financial advisers

  Carl Richards is a certified financial planner and a columnist for the New York Times. In his latest book, Richards shares the one question that should be at the heart of your personal finance strategy: “Why is money important to me?” 

  Last week, U.S. stocks had their worst one-day drop since February as traders worried about weak corporate earnings and the looming end of economic stimulus from the Federal Reserve. In mid-July, the Dow Jones was over 17,000; by last Friday it had dropped to just under 16,500. We look at the recent volatility in the stock markets, how it affects the average investor, and what those who see their retirement accounts losing value should do.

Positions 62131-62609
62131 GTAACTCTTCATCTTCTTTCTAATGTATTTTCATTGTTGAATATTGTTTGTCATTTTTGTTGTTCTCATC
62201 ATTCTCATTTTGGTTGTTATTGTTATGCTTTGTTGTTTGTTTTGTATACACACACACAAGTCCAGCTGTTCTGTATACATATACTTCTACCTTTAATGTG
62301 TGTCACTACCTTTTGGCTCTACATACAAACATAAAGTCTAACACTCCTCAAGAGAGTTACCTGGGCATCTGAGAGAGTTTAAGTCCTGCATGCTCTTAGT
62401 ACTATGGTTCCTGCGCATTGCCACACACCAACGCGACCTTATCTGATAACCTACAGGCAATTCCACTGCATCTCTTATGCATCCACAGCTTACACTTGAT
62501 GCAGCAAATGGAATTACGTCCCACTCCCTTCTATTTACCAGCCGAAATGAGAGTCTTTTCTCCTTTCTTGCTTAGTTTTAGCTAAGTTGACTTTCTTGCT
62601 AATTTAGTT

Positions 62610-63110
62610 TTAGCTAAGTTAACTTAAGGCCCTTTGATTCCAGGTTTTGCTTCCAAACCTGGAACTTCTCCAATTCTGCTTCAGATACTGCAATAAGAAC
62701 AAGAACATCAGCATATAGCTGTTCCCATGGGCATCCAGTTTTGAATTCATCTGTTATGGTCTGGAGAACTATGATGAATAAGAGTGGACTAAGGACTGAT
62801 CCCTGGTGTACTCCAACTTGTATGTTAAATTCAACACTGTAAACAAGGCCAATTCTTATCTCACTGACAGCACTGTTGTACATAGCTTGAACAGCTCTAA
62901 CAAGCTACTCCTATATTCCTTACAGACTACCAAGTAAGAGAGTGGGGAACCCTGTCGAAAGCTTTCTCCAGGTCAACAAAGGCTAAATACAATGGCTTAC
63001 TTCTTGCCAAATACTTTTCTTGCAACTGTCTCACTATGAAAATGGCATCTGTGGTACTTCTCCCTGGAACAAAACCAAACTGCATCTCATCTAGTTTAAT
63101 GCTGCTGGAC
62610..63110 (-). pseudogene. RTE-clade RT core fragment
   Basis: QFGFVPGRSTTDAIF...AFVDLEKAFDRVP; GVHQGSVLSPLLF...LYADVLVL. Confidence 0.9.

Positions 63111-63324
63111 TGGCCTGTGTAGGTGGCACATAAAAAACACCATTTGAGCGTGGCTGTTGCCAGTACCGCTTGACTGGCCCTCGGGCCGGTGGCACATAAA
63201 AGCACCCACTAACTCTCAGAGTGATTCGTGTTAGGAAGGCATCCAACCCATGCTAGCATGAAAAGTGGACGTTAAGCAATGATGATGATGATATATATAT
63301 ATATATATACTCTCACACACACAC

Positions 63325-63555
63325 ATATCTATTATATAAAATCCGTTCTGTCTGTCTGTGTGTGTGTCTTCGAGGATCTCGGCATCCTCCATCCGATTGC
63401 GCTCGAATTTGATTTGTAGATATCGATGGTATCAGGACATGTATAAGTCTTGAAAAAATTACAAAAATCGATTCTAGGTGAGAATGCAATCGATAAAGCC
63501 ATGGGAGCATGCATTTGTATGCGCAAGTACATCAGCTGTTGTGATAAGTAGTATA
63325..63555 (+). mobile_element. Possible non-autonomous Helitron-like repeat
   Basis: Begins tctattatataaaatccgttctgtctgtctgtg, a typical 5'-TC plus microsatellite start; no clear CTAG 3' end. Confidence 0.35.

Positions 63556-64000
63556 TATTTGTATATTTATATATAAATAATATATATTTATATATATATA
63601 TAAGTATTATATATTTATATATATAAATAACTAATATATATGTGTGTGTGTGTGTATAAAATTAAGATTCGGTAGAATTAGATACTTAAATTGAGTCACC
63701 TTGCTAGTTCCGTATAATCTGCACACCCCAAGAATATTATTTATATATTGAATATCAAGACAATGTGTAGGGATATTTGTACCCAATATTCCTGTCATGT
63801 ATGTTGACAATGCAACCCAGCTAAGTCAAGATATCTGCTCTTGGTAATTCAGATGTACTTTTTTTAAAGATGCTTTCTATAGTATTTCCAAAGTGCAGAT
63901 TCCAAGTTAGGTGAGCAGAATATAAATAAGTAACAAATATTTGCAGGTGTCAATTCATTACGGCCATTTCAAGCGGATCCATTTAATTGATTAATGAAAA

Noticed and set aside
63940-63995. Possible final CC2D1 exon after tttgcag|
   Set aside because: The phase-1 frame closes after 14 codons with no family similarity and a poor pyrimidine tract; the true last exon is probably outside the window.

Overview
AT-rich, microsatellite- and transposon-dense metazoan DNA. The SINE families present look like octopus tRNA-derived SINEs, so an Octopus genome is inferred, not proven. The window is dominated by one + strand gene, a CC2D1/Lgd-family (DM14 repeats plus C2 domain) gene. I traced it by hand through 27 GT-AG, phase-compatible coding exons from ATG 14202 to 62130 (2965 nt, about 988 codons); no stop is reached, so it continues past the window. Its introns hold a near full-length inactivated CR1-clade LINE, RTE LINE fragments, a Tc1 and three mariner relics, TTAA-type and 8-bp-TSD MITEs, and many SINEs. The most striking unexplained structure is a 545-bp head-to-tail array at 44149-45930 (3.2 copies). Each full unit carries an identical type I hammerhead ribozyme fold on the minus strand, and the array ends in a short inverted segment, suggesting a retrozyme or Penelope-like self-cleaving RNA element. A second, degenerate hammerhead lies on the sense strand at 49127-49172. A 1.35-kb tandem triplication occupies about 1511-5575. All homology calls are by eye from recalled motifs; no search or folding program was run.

Do you need a financial planner or advisor? The answer is a resounding maybe. Everyone's situation is different, but there are stages in life when it could be beneficial to have a professional help you with your finances. Then you have to do your homework, learn how planners make their money, how they are regulated, and what all those letters after their names -CPA, CFP, CLU, or CFA - mean.